Dandelion Clock

dandelion clock ბაბუაწვერა


A single stem of a dandelion in its post-flowering state with the downy covering of its head intact. The term is applied when the flower is used, or is thought of as suitable for use, in a children’s pastime by which the number of puffs needed to blow the seeds from the head of the dandelion is supposed to tell the time.

Who first called it a clock? And who spread the rumour you can tell the time by blowing seeds into the sky? One o’clock. Two o’clock. Three o’clock…..

The Ethics of Street Photography

a face in the crowd
stranger on a bus

I like to take photos of strangers.

I rarely ask permission, this is because:

  1. I am shy
  2. I don’t like posed photographs
  3. There will probably be a language barrier as I speak very little Georgian or Russian and I live and work in Tbilisi

I post lots of these photos to Facebook and other social media. Sometimes I have been called up on this practice and asked if I would like strangers photographing me without asking and posting the pictures. Actually, I wouldn’t mind, although I am not a fan of photos of me.

Here are three I took today:

Here a photo of some backgammon players.

backgammon players

Here a jubilant tourist in Rome, posing for another photographer.


I am rarely noticed and there is little verbal interaction. Once I was scolded for taking photos of beggars in front of a church.


Sometimes, I might take a photo to highlight an issue I feel strongly about, I don’t think people should smoke around children, for example.

smoking and kids

I am in a Facebook group called “chez pantalon rouge”, where members post photos of the public wearing red trousers.

red trouser wearer

This is a topic I would like to look at in more detail (the ethics of street photography not red trouser wearers!), I’d be interested to know your views.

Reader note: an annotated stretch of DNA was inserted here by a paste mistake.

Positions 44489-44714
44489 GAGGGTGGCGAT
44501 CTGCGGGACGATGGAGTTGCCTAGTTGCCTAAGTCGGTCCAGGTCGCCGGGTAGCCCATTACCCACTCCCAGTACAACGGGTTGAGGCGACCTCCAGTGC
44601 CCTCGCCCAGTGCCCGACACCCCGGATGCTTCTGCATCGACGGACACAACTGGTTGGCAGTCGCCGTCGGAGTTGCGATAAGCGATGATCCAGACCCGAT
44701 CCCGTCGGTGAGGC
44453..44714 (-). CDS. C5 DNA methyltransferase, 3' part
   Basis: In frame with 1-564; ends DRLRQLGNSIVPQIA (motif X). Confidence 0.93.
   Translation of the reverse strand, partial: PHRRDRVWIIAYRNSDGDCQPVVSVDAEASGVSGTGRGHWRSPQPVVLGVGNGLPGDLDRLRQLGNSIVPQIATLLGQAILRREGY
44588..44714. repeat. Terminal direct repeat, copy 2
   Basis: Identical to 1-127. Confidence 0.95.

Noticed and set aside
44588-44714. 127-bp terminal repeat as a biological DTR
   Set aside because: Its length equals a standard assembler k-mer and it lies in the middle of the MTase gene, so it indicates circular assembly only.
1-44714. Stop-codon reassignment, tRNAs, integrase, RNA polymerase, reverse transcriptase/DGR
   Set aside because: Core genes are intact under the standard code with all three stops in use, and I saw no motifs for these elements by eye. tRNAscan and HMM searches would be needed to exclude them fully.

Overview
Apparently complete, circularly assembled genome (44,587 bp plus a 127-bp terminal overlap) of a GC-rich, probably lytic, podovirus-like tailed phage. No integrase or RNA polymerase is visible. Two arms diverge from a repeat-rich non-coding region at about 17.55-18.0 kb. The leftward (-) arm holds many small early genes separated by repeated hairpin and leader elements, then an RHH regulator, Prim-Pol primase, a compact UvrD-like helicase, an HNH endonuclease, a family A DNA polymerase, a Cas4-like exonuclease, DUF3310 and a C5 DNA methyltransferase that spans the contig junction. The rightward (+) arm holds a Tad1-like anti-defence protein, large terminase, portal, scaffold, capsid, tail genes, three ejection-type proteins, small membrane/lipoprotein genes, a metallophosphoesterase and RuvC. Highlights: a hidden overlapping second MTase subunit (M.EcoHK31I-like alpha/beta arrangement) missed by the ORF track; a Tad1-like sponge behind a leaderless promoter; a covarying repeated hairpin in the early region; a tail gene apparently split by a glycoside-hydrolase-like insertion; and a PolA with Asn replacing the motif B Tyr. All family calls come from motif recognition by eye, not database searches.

Caught in the Rain

May and June are the wettest months in Tbilisi, there can be sudden heavy downpours.girl in the rain

girl in the rain 2

It is a good idea to carry an umbrella with you. Although, some men consider it effeminate for a man to carry an umbrella. On some of the public toilets the symbol for men is a pipe and for women an umbrella.

In the 1750s, an Englishman, by the name of Jonas Hanway, began carrying an umbrella around the rainy streets of London.

People were outraged. Some bystanders hooted and jeered at Hanway as he passed; others simply stared in shock. Who was this strange man who seemed not to care that he was committing a social sin?

Hanway was the first man to parade an umbrella unashamed in 18th-century England, a time and place in which umbrellas were strictly taboo. In the minds of many Brits, umbrella usage was symptomatic of a weakness of character, particularly among men. Few people ever dared to be seen with such a detestable, effeminate contraption.

Citizens Observing Jonas Hanway with Newly Invented Umbrella
Jonas Hanway walking into the rain, with an umbrella. (Photo: Bettmann/Getty Images)


Cable cars and Kartlis Deda

Walking down from Avlabari to Abanotubani in Tbilisi presents the viewer with a wonderful vista of Old Tbilisi. There are the old houses with balconies, the river Mtkvari and looking up the hill where the cable car goes there is a silhouette of Kartlis Deda. Kartlis Deda is a symbol for Georgia, she holds a cup of wine in one hand for guests and a sword in the other for enemies.